• MAR took up the low end of total fee guidance by \$6MM while reducing the high end of the guidance range by \$4MM
• G&A guidance was reduced by \$1-6MM
• MAR took up the low end of their operating income guidance by \$3MM but lowered the high end by \$17MM
• Guidance for gains and other income increased by \$12MM
• EPS guidance is now \$1.09 to \$1.12 compared to \$1.05 - \$1.13
• So basically, most of the business’s top end results are projected to be below the prior high end of expectations, but the gain on the timeshare note sale is expected to be higher, G&A a little lower, and tax rate a little lower.
• We’re not blown away by the guidance

# THE DAILY OUTLOOK

TODAY’S S&P 500 SET-UP - October 7, 2010

As we look at today’s set up for the S&P 500, the range is 17 points or -1.1% downside to 1147 and 0.3% upside to 1164. Equity futures are trading mixed to fair value in cautious pre market trading ahead of interest rate decisions in Europe and the start of the Q3 earnings season which sees Alcoa and Micron report after the close.  On the macro front, weekly Jobless Claims and Sep Chain Store sales are today's main highlight.

• Horace Mann Educators (HMN) says CEO Louis Lower has resigned after being jailed for driving under the influence
• Immucor (BLUD) cut FY 2011 EPS forecast to \$1.08-\$1.18, vs est. \$1.28
• InterMune (ITMN) sold worldwide devt., commercialization rights for dannoprevir drug to Roche for \$175m
• NeuStar (NSR) sees 3Q rev. \$129m-\$130m, vs est. \$131.8m
• Regeneron Pharmaceuticals (REGN) filed to sell 4.5m shares

SEPTEMBER RRETAIL SALES:

September comp sales - Retail Metrics estimates sales up. 2.3% in September vs. 1.1% last year and 3.5% in August.  Department store comp sales likely helped by cooler weather and back-to- school shopping.  Discounter’s (ex-WMT) expected to see biggest gain up 3.8%, followed by the Department stores up 3.1%; Specialty apparel up 1.2%; apparel up 1.1% and teen retailers up 0.5%.

PERFORMANCE

• One day: Dow +0.21%, S&P (0.07%), Nasdaq (0.80%), Russell 2000 (0.58%)
• Month/Quarter-to-date: Dow +1.66%, S&P +1.64%, Nasdaq +0.51%, Russell +1.36%
• Year-to-date: Dow +5.17%, S&P +4.02%, Nasdaq +4.91%, Russell +9.58%

EQUITY SENTIMENT:

• ADVANCE/DECLINE LINE: -187 (-2089)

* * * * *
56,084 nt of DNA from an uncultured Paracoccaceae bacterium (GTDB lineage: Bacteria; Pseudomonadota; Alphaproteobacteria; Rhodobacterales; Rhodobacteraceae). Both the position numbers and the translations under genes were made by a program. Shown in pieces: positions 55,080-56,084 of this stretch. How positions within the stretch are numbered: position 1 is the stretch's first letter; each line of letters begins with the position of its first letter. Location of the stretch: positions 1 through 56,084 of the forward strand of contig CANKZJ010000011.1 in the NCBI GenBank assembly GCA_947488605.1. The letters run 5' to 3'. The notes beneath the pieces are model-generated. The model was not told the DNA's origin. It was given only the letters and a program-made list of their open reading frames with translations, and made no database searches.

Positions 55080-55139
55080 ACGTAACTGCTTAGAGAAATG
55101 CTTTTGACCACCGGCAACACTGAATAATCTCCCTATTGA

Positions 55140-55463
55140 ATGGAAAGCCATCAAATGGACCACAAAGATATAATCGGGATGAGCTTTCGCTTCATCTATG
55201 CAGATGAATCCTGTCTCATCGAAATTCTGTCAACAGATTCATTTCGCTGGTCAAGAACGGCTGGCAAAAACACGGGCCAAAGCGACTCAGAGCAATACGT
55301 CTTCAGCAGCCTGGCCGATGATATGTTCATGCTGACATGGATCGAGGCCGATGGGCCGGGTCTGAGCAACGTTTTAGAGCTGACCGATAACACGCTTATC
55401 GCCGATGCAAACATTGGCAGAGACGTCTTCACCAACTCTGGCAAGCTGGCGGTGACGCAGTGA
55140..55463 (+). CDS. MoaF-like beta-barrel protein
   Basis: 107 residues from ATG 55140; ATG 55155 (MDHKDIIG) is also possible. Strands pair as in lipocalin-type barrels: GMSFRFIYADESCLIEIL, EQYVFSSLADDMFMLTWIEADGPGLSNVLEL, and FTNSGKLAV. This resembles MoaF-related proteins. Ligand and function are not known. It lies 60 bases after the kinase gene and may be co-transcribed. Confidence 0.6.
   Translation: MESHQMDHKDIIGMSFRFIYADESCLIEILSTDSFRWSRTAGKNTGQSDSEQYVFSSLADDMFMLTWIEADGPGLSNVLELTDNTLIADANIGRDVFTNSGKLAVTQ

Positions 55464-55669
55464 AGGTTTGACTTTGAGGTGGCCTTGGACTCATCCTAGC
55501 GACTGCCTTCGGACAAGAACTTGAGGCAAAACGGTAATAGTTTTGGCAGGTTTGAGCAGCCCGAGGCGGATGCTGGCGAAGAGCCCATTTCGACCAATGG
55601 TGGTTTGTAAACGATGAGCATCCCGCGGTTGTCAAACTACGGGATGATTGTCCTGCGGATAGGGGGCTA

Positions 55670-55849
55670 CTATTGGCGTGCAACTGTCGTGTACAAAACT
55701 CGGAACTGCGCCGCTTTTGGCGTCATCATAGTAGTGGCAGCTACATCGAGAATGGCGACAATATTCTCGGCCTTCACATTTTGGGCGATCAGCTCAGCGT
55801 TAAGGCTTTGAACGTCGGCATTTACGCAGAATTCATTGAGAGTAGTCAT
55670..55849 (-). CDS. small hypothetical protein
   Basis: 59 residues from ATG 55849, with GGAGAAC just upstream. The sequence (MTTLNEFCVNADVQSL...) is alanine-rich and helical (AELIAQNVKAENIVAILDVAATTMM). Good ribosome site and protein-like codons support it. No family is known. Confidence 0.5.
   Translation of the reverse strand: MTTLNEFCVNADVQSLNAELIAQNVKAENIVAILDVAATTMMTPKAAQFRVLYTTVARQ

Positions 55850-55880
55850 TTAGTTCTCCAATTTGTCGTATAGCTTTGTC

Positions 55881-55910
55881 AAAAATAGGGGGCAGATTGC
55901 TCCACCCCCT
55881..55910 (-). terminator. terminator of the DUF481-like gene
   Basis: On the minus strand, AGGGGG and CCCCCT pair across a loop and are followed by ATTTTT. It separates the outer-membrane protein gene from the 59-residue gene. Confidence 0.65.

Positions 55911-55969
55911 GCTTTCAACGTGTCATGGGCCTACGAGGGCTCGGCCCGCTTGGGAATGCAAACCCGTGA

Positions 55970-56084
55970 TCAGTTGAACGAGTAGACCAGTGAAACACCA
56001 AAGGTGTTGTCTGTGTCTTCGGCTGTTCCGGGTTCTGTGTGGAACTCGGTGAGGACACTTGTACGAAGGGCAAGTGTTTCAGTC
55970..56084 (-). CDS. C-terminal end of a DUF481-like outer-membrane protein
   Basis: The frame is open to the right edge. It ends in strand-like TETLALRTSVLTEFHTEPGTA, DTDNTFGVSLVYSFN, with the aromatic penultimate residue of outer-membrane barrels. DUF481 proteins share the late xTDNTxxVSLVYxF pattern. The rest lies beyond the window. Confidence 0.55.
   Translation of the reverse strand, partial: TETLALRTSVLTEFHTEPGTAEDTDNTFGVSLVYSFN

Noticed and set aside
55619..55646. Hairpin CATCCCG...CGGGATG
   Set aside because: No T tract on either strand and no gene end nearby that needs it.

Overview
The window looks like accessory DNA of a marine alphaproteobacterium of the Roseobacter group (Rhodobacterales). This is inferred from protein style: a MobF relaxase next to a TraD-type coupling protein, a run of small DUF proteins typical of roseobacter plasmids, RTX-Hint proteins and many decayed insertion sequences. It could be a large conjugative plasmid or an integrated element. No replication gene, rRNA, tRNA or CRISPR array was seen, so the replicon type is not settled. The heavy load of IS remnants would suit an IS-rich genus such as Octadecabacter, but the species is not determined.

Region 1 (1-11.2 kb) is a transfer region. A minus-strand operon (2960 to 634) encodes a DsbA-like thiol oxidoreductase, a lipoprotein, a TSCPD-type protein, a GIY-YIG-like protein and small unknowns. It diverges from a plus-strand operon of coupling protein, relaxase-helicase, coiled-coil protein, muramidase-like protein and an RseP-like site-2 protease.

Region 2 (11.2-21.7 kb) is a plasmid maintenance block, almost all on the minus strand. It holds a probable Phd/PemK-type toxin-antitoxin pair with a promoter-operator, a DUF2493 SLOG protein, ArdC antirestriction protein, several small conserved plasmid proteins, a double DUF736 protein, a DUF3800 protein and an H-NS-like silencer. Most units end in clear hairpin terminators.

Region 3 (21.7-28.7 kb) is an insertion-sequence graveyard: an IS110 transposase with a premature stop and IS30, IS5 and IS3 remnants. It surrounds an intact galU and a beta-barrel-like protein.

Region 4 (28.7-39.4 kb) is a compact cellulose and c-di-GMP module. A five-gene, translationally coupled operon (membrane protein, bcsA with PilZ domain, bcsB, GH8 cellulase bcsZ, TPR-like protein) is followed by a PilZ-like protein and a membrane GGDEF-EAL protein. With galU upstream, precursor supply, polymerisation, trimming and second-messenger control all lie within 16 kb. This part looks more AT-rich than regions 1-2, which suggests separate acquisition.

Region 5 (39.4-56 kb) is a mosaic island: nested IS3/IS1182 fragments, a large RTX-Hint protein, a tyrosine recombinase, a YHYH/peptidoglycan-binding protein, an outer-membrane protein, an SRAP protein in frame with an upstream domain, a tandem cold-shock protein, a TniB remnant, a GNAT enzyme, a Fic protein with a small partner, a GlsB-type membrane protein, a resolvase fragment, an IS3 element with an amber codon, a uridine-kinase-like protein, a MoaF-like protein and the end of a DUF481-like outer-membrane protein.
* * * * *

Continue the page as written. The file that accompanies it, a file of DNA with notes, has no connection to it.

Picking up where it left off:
• VOLUME: NYSE - 979.93 (-20.92%)
• SECTOR PERFORMANCE: Mixed performance (4 sectors were up on the day), but long live the reflation trade!!
•  MARKET LEADING/LOOSING STOCKS YESTERDAY: Massey energy +6.09%, Canstellation +4.28% and CB Richard +3.11%/Citrix Systems -14.07%, Salesforce.com -7.87% and Red Hat -7.66%.
• VIX: - 21.49 -1.24% - YTD PERFORMANCE - (-0.88%)
• SPX PUT/CALL RATIO: - 1.43 from 1.16 +23.62%

CREDIT/ECONOMIC MARKET LOOK:

• TED SPREAD - 17.91 0.406 (2.318%)
• 3-MONTH T-BILL YIELD 0.13% +0.01%
• YIELD CURVE - 2.03 from 2.09

COMMODITY/GROWTH EXPECTATION:

• CRB: 289.15 +0.25%
• Oil: 83.23 +0.50%
• COPPER: 375.30 +0.71%
• GOLD: 1,346.70 +0.48%

CURRENCIES:

• EURO: 1.3925 +0.69%
• DOLLAR: 77.386 -0.47%

OVERSEAS MARKETS:

Europe

• European Markets: FTSE 100: 0.04%; DAX: 0.16%; CAC 40: 0.22%
• European markets currently trade slightly in the green after being down early
• The majority of sectors trade lower on the day with retail and industrial goods amongst the leading fallers. Basic resources and autos are amongst the gainers.
• UK Sep Halifax House Price Index (3.6%) m/m vs consensus (0.2%) the largest monthly fall since records began, annual change +2.6% vs consensus +3.9%
• UK Aug Manufacturing Production +6.0% y/y vs consensus +5.8% and prior revised +5.0%
• UK Aug Industrial Production +4.2% y/y vs consensus +3.2% and prior +1.9%

Asian

• Asian Markets: Nikkei (0.07%); Hang Seng +0.02%; Shanghai Composite closed
• Asian markets were broadly lower as investors remain sidelined ahead of Friday's US jobs data and the reopening of China's markets.